Skip to main content
Premium Trial:

Request an Annual Quote

At SBS, PerkinElmer, Thermo Fisher, Cisbio Unveil Cell-Based Assay Tools

ST. LOUIS — PerkinElmer, Thermo Fisher Scientific, and Cisbio were among several companies that launched new cell-based products and debuted extensions or upgrades to existing cell-based platforms at the Society for Biomolecular Sciences’ annual meeting, held here this week.
Also at the meeting, Panasonic and DiscoveRx announced a new collaboration and a new service, respectively.
X Marks the Spot
PerkinElmer debuted Victor X, the latest version of the firm’s line of benchtop multilabel detection instruments. The product features an enhanced software package with an improved “Start Wizard” for protocol development; application-based example protocols for “off-the-shelf” use; and improved kinetics support for monitoring cellular and enzyme assays in real time, according to Richard Eglen, president of PerkinElmer’s biodiscovery unit.
PerkinElmer also launched its PhotoScreen Photina cell lines, which are chimeric photoproteins generated from obelin and clytin, and can be used to measure calcium from Gq-, Gs-, and Gi-coupled receptors, as well as calcium-coupled ion channels and transporters.
This is the first product to come out of an agreement that PerkinElmer signed last year with Milan, Italy-based Axxam (see CBA News, 5/25/07).
At the time, Axxam announced a plan to collaborate with PerkinElmer to research and develop GPCR and ion-channel cell lines based on its Photina technology for use in high-throughput screening and compound-profiling applications.
The deal also made PerkinElmer the exclusive worldwide distributor of the Photina technology, thereby strengthening its position in the GPCR screening market, Eglen told CBA News at the time.
At SBS, PerkinElmer also launched its new Columbus Gallery workstation and software designed to help visualize data from the PerkinElmer Opera high-content screening platform.
Liquid-Handling and Micronuclei
Also at the meeting, Thermo Fisher Scientific launched a new liquid-handling module for its ArrayScan VTI high-content reader. 
According to Mark Collins, Thermo’s marketing manager for high-content cellular imaging and analysis, the module features dispense-while-imaging capability, kinetic image capture, and a range of image-analysis algorithms. The module also features multiple aspirate/dispense options.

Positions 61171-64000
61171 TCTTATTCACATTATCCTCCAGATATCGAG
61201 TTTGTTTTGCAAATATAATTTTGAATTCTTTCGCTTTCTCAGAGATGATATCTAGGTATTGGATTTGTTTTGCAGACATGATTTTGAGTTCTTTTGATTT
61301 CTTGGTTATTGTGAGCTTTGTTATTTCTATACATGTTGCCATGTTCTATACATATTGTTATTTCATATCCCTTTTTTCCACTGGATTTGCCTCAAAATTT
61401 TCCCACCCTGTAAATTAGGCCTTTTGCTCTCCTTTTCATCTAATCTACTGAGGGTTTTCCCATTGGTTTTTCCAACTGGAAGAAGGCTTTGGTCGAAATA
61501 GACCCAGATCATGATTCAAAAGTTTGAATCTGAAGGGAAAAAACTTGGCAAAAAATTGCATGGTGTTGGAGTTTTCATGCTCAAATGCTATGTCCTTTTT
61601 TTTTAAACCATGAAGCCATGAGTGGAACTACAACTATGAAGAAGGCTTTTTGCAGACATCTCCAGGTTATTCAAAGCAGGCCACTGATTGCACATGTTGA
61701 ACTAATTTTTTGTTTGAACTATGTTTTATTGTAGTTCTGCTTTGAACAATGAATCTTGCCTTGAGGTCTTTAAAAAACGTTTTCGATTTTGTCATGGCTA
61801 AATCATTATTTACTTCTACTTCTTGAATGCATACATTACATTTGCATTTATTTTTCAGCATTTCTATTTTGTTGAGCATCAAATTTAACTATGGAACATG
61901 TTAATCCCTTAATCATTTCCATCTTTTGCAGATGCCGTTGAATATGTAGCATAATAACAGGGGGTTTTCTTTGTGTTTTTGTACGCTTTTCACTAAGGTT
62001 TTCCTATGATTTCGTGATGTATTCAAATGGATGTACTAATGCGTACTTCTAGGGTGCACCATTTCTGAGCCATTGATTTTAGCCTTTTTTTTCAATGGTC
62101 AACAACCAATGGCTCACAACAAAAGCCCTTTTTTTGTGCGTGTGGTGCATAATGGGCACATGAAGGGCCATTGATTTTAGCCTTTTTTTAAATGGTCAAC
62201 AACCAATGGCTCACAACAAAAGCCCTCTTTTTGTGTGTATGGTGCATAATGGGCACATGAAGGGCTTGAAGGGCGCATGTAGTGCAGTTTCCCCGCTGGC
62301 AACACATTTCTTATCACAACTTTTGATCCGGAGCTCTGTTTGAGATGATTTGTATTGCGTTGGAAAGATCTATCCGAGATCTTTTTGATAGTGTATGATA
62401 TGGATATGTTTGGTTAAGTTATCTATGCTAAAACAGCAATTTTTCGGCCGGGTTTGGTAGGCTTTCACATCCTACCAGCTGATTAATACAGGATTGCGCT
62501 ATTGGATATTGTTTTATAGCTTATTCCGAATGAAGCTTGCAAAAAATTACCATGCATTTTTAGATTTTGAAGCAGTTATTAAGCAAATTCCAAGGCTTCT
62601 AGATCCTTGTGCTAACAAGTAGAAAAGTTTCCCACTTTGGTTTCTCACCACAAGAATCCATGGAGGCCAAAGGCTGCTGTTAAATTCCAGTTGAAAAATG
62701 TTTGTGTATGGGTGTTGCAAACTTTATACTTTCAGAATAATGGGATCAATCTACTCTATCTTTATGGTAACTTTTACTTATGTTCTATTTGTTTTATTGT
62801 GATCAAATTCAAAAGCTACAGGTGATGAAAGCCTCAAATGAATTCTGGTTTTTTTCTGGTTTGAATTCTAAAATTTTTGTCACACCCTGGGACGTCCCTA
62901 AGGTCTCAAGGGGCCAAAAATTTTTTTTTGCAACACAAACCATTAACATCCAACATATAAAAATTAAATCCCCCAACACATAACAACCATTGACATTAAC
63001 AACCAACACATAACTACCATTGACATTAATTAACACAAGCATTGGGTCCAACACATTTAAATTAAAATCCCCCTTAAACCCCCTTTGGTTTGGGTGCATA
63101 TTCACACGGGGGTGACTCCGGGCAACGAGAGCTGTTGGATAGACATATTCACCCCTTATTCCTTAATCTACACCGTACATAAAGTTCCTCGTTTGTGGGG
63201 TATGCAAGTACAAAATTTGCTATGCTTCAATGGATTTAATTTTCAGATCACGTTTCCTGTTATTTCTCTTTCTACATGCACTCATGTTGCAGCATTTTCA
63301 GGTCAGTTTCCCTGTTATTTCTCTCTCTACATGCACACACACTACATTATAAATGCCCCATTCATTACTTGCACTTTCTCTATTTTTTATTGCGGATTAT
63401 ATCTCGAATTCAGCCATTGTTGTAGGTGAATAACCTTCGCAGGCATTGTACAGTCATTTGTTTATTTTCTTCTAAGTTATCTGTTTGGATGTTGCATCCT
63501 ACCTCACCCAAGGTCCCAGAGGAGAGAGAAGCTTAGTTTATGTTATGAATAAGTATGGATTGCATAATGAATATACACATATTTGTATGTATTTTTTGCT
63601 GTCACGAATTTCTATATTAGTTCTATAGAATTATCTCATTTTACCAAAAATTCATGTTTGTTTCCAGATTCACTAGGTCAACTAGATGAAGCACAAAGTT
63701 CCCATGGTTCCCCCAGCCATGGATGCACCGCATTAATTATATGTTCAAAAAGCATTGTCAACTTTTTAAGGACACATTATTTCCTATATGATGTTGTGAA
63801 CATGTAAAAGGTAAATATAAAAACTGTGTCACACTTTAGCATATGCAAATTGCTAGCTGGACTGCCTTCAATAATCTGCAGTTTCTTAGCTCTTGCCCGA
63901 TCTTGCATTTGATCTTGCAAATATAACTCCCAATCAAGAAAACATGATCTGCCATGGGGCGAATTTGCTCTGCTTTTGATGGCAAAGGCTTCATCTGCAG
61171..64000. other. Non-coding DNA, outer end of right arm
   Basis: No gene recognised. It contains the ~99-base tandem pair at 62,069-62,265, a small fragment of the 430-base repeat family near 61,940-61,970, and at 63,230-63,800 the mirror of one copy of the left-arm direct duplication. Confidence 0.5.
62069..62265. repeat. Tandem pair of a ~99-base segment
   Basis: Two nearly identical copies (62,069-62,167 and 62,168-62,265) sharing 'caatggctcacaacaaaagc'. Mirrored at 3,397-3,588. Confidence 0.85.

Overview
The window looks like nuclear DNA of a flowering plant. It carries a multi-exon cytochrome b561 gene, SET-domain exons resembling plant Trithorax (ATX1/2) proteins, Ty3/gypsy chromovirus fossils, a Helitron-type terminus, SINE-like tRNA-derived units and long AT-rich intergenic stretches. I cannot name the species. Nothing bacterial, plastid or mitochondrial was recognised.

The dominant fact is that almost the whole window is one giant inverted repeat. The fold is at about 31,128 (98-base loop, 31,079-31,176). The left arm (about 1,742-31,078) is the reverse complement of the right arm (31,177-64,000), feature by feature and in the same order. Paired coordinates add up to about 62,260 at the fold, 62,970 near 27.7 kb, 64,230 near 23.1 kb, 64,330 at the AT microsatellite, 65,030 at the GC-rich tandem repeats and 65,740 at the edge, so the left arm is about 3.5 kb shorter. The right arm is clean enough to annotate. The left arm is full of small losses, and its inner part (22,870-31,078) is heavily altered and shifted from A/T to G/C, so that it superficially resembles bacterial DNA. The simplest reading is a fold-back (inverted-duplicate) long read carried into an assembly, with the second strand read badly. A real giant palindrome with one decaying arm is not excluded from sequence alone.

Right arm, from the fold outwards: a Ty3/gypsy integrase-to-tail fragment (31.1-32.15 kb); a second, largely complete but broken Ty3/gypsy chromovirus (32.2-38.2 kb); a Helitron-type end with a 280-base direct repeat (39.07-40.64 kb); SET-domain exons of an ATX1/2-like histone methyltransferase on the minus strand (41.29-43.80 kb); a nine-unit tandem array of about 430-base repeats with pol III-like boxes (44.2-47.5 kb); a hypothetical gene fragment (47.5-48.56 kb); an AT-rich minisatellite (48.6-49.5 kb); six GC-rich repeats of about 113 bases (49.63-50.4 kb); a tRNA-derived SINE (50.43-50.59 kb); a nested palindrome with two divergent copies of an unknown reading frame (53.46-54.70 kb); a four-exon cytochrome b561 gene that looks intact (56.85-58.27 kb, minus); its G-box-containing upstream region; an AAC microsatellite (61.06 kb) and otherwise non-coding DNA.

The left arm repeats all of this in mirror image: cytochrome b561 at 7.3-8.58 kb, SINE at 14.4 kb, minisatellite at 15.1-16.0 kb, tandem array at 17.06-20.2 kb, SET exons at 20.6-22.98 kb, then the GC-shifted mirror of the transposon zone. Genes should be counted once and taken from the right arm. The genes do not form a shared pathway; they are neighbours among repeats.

Thermo Fisher also introduced its Micronucleus v3.0 BioApplication for high-content screening, a product that enables scientists to automatically detect MN formation, providing them with a more productive method for screening compounds earlier in the drug-discovery process, Collins said.
At the meeting, Thermo Fisher’s Dharmacon unit launched its Accell siRNA reagents, which are designed for uptake by any cell type without a separate delivery agent and minimal perturbation, the company said.
Cisbio launched its IP-One terbium and cAMP Tb, which are the first products in its second-generation homogenous time-resolved fluorescence technology pipeline to incorporate the Lumi4-Tb cryptate for enhanced screening performance, according to a company official.
Francois Degorce, Cisbio’s head of HTRF marketing, told CBA News that Lumi4-Tb, a terbium cryptate developed by Lumiphore and licensed exclusively to Cisbio for drug discovery, is the newest member of Cisbio’s family of cryptates on which HTRF chemistry is based (see CBA News, 9/14/07).

“As you can develop the cell lines, we will grow the service.”

Last September, Cisbio announced plans to incorporate Lumi4 into its entire product catalog by replacing its currently used fluorophore with Lumi4 to “the greatest extent possible,” according to Lumiphore’s chief operating officer, Willem Spiegel.